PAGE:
This book asks how, and under what conditions, external-domestic interactions impact on peacebuilding outcomes during transitions to peace and democracy.
Why do so many peacebuilding interventions in post-war states result in stalled transitions despite heavy international support? This book suggests a new interaction-based explanation for this puzzle and proposes an ‘analytical framework of peacebuilding interactions’. Based on eight cases of peacebuilding interactions, it demonstrates that the limited rationality of the actors involved in external-domestic interactions influenced the post-war transition results in Kosovo. Drawing on interviews and focus groups, the insights build on the process tracing of peacebuilding reforms in the area of Local Governance and Police Reform, with a specific focus at the local level. Through an in-depth analysis of peacebuilding negotiations, this book shows how peacebuilders’ use of ad hoc interaction tactics – intended as heuristics to simplify decision-making in overly complex post-war environments – have the unintended effect of offering domestic actors additional leeway to prioritise their domestic agenda, often at the expense of achieving full democratisation. The resulting consequences of these actions mean that, even in highly resourced interventions, such as those implemented in Kosovo, stalled transitions become one of the most likely outcome of the peacebuilding process.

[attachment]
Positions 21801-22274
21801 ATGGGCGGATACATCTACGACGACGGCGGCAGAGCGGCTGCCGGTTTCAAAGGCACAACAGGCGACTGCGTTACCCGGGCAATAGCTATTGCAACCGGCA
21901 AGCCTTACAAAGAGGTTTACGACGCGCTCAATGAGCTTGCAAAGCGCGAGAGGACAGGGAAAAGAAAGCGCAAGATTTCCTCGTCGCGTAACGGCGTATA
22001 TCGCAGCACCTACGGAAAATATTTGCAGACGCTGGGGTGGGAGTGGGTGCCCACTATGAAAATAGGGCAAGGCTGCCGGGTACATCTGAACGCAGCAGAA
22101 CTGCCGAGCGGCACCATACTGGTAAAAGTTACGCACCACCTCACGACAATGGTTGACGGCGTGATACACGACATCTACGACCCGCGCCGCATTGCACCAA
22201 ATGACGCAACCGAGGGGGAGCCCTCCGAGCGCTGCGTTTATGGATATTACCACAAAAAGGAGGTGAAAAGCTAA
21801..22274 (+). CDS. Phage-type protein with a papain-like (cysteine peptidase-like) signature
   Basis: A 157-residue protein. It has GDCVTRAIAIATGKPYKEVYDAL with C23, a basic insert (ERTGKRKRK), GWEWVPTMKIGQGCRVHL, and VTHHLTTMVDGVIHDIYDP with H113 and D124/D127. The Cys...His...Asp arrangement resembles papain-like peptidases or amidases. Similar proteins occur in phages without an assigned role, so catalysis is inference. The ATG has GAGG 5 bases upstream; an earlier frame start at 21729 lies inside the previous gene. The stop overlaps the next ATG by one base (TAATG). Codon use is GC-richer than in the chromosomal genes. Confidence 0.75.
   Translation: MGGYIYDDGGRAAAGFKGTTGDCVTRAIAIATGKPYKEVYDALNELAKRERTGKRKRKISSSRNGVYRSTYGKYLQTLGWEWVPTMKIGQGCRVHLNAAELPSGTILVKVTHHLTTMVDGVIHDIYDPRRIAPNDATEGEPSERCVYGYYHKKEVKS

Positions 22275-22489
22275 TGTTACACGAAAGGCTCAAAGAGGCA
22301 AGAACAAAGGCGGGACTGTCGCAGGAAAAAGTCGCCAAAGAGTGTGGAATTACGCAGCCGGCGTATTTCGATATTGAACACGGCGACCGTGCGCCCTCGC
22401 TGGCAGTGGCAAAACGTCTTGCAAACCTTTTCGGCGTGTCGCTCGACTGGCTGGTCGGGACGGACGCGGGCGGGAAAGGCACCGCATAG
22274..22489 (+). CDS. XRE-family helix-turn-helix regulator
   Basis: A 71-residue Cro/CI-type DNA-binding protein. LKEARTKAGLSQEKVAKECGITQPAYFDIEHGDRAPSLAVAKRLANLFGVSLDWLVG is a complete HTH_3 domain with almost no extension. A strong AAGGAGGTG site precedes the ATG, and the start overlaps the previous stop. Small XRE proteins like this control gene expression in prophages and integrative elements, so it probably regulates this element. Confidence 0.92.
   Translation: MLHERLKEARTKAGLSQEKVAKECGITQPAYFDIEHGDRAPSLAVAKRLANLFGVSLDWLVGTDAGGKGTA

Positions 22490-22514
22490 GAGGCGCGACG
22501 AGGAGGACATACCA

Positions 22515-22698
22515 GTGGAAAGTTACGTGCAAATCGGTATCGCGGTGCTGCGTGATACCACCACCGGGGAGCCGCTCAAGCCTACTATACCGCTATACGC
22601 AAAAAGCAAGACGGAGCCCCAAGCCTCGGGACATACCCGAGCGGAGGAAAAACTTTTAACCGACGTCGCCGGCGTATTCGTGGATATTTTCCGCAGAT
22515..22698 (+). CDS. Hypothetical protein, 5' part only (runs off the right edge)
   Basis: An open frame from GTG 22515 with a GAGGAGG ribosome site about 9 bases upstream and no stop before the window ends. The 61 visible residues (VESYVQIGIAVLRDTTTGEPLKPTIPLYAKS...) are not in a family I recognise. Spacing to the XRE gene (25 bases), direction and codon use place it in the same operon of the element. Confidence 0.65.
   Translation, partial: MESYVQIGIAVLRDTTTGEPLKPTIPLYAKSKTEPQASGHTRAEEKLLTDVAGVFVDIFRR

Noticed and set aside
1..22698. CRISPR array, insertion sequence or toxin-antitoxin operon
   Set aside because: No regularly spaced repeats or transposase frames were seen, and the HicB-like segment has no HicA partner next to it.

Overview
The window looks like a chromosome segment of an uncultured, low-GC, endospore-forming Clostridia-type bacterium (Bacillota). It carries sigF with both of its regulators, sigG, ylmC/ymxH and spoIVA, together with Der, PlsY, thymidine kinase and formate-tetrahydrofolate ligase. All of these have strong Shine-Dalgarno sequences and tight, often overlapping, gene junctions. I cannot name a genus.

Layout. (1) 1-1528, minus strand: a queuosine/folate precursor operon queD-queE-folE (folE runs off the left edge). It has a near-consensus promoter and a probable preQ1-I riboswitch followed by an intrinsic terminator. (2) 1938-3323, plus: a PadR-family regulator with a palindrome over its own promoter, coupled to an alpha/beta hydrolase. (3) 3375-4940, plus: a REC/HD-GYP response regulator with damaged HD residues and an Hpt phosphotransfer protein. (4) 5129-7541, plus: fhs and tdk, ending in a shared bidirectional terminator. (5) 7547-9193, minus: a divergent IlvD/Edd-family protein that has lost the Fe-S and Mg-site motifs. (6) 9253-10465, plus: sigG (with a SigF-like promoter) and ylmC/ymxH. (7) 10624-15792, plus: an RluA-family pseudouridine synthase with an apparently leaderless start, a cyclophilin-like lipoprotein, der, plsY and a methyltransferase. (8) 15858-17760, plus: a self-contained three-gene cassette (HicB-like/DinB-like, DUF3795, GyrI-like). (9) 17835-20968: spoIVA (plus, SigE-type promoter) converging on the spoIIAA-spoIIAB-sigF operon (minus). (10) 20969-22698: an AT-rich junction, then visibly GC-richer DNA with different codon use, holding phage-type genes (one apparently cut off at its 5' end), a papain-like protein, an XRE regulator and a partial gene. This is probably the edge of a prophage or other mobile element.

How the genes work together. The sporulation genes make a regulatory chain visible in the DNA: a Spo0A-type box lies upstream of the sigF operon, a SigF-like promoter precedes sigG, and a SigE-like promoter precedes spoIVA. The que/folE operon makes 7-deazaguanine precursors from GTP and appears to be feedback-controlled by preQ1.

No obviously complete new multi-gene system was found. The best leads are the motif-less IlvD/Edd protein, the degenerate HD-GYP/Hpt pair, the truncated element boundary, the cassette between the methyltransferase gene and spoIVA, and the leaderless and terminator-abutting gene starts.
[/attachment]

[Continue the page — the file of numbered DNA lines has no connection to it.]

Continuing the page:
This book will be of much interest to students of peacebuilding, war and conflict studies, European politics, security studies and IR in general.